The film premiered at the 2015 Full Frame Documentary Festival. Ms. Davis teaches radio documentary at Middlebury College and will be in attendance at the Festival.

Nasbandi: Conversations about Female Sterilization in Rural India / Documentary Feature.

Filmed in a rural village in India, this documentary features the stories of why –or why not – local women decide to undergo sterilization. The film explores family planning in India with a broader attention to the political and socio-economic factors at play in Indian women’s lives. Co-directed by Anne Munger, a Dartmouth graduate, and Middlebury graduate Zoe Hamilton, class of 2013.

Thaw / Narrative short.

Directed, produced and written by Sheryl Glubok, Thaw follows a disenchanted woman, Maggie Page, as she escapes from her normal life to visit a friend in Vermont for the weekend. After a chance encounter with a musician at a gas station she returns home, only to be greeted with solitude. In a spurt of determination she attends the musician’s show and he returns home with her, “giving Maggie the spark she needs to ignite her creative passion.” Thaw is Ms. Glubok’s second short, and was shot in Vermont.

(T) ERROR / Documentary Feature.

Winner of the Sundance Special Jury Award for Break Out First Feature, and co-directed by Lyric Cabral and David Sutcliff, (T)error follows a counterterrorism informant as he conducts a final terrorist infiltration. Shot over two years, the documentary offers “unprecedented behind-the-scenes access to a counterterrorism sting” and “feels like a political spy novel set in your own hometown” (Sundance). Executive Producer Eugene Jarecki is originally from Waitsfield, Vermont, and is one of only two people to ever win two Sundance Grand Jury Prizes for documentary (most recently for The House I Live In (2012)).

Eben Markowski: The Elephant Project / Documentary Short.

Directed by Natalie Stultz of Burlington, Eben Markowski follows Panton sculptor Eben Markowski’s creation of a massive elephant statue. Commissioned for display at the Burlington waterfront in January 2013, the elephant was designed from metal plates and chains to echo– in Markowski’s own words— “the enslavement this giant beauty has endured existing by our side.” Shot over 18 months, this short documentary takes viewers through the intricate design and creation of the elephant and is a true celebration of local Vermont artists.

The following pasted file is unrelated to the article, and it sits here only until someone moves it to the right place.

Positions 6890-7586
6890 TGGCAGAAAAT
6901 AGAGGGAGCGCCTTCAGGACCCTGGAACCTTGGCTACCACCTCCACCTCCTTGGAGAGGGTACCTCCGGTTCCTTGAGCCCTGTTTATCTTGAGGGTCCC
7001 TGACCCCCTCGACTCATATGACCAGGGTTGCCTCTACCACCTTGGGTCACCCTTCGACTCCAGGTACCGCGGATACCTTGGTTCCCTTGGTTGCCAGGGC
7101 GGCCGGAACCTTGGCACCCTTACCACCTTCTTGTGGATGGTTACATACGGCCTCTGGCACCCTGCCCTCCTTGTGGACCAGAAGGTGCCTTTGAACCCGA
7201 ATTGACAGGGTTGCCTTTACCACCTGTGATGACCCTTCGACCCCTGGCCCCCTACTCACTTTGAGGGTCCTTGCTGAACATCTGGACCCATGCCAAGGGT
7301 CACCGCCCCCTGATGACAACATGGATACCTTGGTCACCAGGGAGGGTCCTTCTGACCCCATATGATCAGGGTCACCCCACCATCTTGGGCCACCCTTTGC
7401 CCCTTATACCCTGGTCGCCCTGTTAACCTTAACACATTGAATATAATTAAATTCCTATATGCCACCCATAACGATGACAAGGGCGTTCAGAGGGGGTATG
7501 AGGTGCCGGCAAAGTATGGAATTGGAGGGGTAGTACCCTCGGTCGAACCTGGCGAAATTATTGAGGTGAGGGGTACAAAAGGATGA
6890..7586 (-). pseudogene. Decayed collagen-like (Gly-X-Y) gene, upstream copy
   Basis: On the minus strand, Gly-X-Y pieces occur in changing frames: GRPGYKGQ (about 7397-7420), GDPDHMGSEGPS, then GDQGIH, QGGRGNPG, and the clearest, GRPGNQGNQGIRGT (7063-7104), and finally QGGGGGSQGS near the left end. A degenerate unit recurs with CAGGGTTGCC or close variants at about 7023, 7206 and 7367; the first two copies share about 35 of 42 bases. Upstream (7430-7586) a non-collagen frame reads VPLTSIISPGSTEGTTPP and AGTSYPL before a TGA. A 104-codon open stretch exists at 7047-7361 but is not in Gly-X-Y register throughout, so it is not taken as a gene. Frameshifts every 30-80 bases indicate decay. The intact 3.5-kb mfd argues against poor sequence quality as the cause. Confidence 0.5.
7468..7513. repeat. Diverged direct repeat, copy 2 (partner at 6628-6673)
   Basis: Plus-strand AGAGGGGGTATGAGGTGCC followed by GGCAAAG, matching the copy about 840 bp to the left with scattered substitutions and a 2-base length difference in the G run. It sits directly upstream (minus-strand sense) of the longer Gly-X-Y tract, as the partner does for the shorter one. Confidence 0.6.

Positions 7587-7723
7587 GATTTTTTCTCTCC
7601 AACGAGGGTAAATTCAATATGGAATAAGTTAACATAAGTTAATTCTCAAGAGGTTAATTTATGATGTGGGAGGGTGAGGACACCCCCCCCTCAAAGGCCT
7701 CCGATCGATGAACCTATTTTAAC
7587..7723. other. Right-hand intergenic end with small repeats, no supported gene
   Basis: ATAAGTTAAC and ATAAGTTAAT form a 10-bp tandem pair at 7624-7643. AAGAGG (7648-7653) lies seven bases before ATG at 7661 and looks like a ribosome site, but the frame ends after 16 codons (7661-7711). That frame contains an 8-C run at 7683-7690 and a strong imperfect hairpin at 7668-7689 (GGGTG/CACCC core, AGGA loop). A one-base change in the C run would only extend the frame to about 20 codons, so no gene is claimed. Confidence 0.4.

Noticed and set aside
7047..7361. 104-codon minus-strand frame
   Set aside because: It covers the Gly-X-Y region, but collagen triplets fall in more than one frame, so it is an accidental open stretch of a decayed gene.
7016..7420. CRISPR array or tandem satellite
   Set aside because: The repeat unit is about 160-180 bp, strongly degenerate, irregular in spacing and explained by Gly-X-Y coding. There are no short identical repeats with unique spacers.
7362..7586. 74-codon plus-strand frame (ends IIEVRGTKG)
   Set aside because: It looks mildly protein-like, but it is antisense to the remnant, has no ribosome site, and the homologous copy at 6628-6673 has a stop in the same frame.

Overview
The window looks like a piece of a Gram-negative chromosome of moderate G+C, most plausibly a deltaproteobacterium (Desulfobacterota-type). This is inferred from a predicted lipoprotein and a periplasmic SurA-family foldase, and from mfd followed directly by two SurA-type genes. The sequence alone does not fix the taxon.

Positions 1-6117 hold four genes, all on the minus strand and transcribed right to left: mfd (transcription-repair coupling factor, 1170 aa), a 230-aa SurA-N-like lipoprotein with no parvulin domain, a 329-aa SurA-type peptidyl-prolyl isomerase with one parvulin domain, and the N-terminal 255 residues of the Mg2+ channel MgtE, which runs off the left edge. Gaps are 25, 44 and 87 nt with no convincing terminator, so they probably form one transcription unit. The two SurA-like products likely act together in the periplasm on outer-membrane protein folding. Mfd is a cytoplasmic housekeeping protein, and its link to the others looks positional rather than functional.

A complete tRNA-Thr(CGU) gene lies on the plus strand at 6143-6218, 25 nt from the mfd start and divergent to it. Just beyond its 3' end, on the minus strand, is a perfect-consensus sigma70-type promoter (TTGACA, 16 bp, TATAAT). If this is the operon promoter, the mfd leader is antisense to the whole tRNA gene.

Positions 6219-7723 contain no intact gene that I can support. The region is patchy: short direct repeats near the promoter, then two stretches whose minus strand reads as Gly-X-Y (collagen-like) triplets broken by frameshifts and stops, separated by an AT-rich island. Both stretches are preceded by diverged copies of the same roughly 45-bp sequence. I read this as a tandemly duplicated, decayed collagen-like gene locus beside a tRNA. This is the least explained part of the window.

Building Trails, Building Communities / Documentary Short.

A short documentary by Scott Mallory, this film follows the collaboration between the Middlebury Bike Club, Vermont Bike Association, Jolly Rovers, Vermont Youth Conservation Corps, and the US Forest Service as the local organizations work to build a sustainable trail accessible to all members of the Middlebury community.

The Festival is also pleased to announce that it will screen three short films made by local Vermont teens, curated from the Freedom and Unity VT Film competition. The competition, begun last year by professional filmmakers from Freedom and Unity: The Vermont Movie, received nearly 90 films from young filmmakers aged 13-25. The winning films were originally screened at Randolph High School on May 16, and more recently at the White River Indie Film Festival in April.

The 2015 winning Freedom and Unity films that will be screened at the MNFF include Blue Light: Living in A Technology Addicted World, which won first place and is directed by Ben Shumlin; Can’t Get There From Here, directed by Amelia Hutchinson Moore, The F35: A Noisy Problem? by Audrey Lee.

Marlboro College students have also produced three short films that have been selected for screening.  They include Association and Asymmetric by central Vermont student filmmaker, Luke Becker-Lowe and the experimental narrative, The Inspector Goes to Breakfast, by Joceylyn Mitchell and Anna Lucka.

Information for the festival is available at middfilmfest.org.
To contact MNFF Producer Lloyd Komesar, please call (818)-406-3492.